The creator of Shameless, State of Play and Clocking Off again brings to life a family of larger-than life characters with real-life dilemmas. Channel 4's No Offence is an addictive and blackly funny police procedural.

No one can deliver outrageously dark humour, high-stakes drama, intricate storylines and warmhearted observations on the human condition quite like Paul Abbott. Like his earlier shows, No Offence is populated by an immediately recognisable and unforgettable cast of acutely observed personalities, here employed as officers on the frontline.

Joanna Scanlan’s DI Viviene Deering is an unstoppable powerhouse with Miss Piggy looks and attitude who keeps her team in check and on their game with a winning mix of sharp insight, rule bending, foul-mouthed bonhomie and outright bullying. Her go-to girls are Elaine Cassidy’s DC Dinah Kowalska and Alexandra Roach’s DS Joy Freers, old schoolmates with contrasting styles. Kowalska is all-action impulsive, while Freers is cautious and thoughtful. Despite some professional antagonism – in the first episode Kowalska is overlooked as Freers is upgraded to sergeant – their long-term bond is unbreakable, and they form a formidable partnership.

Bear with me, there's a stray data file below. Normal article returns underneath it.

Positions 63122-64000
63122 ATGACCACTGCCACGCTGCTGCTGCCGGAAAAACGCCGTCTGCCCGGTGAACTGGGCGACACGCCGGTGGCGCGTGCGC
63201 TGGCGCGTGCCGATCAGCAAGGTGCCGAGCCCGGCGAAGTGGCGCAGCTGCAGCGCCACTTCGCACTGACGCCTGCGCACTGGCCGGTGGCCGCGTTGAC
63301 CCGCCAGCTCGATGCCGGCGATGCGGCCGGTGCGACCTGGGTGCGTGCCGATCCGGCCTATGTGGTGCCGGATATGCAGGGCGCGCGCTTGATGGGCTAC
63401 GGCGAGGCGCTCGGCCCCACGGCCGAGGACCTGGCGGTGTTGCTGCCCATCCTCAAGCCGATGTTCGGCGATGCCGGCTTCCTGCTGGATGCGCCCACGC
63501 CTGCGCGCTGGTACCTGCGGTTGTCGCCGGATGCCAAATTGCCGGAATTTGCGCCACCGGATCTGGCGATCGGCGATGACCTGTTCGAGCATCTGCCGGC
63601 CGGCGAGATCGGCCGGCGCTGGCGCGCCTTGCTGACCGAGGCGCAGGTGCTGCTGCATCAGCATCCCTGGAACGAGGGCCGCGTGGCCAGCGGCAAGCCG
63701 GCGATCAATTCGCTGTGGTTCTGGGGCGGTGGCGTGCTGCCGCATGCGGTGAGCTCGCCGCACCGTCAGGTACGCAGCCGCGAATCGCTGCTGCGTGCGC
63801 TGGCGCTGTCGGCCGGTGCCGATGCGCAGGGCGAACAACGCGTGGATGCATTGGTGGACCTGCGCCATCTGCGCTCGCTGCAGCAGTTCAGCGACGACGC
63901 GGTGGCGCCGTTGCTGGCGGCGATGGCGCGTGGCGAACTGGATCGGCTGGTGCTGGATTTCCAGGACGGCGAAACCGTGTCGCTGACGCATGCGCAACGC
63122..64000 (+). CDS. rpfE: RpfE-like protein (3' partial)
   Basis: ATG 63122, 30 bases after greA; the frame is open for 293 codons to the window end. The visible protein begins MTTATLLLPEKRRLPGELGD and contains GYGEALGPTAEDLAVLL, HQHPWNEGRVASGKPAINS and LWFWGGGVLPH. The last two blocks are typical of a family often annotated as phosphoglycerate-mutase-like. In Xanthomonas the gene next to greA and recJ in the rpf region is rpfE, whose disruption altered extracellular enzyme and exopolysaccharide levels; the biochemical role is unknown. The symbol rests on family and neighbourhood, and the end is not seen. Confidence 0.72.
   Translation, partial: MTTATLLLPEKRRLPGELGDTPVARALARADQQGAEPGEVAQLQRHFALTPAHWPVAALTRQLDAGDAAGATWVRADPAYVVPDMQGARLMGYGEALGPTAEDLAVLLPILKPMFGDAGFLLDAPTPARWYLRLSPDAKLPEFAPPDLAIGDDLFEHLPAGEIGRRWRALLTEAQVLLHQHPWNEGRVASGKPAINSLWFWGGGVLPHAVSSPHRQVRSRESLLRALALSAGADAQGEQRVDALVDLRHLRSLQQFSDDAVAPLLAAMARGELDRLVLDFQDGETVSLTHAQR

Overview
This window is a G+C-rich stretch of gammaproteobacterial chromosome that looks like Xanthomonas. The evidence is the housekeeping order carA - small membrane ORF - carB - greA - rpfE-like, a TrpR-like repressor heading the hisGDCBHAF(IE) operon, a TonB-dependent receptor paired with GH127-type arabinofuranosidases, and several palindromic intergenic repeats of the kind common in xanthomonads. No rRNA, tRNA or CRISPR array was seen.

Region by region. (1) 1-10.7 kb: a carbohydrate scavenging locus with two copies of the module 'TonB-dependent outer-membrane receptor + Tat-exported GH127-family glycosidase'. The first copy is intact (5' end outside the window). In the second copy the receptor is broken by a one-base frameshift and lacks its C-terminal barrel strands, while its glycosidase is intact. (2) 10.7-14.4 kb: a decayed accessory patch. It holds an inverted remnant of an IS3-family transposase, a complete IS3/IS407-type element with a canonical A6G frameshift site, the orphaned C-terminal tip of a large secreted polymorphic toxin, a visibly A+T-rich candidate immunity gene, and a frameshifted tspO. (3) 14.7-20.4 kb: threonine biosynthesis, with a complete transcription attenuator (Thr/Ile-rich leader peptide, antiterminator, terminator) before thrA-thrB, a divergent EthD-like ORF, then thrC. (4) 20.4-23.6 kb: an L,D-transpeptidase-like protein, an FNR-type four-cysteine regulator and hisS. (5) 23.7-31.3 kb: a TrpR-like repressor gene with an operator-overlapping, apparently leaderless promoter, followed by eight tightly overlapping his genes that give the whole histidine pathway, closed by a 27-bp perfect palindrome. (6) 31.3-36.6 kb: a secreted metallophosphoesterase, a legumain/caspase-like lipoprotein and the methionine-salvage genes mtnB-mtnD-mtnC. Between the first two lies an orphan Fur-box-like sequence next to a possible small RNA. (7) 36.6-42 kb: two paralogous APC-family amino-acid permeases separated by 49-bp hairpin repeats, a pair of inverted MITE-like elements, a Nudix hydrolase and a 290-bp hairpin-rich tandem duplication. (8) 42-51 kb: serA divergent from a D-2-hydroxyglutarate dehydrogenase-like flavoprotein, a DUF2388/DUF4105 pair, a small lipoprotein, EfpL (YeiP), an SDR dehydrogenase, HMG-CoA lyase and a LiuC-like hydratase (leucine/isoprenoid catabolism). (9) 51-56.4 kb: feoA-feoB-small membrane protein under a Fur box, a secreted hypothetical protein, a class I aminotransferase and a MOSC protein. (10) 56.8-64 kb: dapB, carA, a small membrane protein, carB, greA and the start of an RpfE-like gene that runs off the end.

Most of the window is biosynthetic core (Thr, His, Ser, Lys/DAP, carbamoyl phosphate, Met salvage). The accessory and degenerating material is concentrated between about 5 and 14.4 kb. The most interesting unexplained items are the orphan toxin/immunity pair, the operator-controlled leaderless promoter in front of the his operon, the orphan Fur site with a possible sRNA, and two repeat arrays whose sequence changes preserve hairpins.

No Offence
Image via Channel 4

In the presence of such forceful women, the men on the team tend to take a back seat. As Deering’s supposed superior, DS Darren Maclaren (Colin Salmon) is frequently given the runaround, but he too can be disarmingly two-faced as he casts aside his ‘good cop’ training to plot and manipulate like a master politician. On a level with Kowalska is Will Mellor’s driven, steady and incorruptible DC Spike Tanner, while seen-it-all forensics expert Randolph Miller (Paul Ritter) is a maverick borderline alcoholic who finds humour – and critical evidence – in the darkest places.

Manchester has never looked uglier as the team investigates the city’s nastiest villains, uncovering alarming links between a deadly drug and prostitution ring, an arson attack, the trading of human organs, and the serial murders of young girls with Down’s Syndrome. The underbelly of broken Britain is laid bare, but with irresistible courage and big laughs. Small wonder that Channel 4 commissioned a new 8-part series at the end of the first season’s recent run. Pacy, provocative, and full of fun.

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